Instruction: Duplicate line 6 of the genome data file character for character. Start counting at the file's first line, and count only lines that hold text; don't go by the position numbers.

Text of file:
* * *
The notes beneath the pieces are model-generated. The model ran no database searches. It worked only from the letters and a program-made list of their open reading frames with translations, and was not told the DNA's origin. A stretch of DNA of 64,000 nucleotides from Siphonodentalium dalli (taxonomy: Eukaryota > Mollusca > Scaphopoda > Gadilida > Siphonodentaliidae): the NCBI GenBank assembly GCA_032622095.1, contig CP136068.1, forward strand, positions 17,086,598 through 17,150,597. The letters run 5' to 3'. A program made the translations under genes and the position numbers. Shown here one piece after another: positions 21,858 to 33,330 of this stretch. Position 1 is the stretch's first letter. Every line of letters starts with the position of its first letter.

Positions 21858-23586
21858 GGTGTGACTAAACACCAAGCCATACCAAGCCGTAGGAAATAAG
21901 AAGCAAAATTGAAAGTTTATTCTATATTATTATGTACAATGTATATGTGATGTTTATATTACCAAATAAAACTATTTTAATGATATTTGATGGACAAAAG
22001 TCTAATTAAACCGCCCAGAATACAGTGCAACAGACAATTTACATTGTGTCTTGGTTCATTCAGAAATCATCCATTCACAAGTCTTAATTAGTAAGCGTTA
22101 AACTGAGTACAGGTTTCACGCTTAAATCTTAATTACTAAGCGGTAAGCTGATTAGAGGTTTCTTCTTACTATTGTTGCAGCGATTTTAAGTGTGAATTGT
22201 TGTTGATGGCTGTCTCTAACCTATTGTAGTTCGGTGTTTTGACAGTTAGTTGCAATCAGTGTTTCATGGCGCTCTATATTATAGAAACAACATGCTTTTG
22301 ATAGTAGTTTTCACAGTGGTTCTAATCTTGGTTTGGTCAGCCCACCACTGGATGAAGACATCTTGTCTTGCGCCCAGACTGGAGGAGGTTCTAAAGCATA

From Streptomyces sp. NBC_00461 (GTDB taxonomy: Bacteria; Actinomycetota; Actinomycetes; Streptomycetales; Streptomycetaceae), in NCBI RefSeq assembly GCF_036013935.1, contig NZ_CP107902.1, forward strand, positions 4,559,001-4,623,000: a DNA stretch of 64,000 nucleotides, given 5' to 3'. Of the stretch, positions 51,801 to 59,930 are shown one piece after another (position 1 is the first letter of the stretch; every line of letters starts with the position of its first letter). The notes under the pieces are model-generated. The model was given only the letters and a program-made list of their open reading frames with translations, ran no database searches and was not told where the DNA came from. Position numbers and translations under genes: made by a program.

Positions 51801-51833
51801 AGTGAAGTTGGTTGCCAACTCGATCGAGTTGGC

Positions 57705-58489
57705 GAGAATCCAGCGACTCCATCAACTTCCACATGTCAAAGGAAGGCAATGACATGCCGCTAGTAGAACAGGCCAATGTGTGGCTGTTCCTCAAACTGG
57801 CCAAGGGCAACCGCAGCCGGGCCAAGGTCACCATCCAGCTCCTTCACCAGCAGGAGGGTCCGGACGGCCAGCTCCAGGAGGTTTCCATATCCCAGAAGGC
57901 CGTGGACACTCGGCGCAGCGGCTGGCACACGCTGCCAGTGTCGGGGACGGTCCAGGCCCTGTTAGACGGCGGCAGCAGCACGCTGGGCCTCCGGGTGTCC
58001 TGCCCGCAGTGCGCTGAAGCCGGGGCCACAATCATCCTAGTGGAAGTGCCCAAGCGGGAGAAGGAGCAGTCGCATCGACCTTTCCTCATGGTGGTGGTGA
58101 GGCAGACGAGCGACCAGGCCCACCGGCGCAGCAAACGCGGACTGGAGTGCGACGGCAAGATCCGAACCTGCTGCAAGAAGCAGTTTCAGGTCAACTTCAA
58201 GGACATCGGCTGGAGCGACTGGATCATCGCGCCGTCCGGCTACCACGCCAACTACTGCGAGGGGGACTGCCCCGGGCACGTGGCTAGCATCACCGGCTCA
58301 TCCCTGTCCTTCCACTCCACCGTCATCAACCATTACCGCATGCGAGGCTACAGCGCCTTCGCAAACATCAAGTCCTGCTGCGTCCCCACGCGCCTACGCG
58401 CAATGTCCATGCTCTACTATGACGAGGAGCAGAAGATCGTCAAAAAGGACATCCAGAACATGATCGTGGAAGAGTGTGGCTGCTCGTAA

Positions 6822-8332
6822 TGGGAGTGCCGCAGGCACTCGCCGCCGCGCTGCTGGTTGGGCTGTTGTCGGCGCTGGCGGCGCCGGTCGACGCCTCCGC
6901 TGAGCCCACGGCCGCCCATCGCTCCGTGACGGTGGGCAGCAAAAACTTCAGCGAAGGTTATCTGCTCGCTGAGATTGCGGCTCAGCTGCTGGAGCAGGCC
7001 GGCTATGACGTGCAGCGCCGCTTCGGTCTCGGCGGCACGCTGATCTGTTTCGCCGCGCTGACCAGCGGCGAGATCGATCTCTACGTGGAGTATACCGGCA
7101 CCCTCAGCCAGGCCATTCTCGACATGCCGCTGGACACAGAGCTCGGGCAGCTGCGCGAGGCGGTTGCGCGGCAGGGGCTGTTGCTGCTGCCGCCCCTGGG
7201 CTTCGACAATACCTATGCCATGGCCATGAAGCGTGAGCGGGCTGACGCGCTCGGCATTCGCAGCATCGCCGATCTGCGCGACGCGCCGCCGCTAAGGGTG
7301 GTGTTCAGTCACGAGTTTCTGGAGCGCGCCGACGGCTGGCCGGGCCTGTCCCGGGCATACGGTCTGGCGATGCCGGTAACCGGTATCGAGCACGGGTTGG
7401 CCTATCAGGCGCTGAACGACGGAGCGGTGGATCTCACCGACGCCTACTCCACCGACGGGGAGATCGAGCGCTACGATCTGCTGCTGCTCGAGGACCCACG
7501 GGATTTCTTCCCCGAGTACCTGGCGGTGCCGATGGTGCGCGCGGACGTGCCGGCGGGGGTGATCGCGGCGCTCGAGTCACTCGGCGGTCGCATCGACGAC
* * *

22101 AACTGAGTACAGGTTTCACGCTTAAATCTTAATTACTAAGCGGTAAGCTGATTAGAGGTTTCTTCTTACTATTGTTGCAGCGATTTTAAGTGTGAATTGT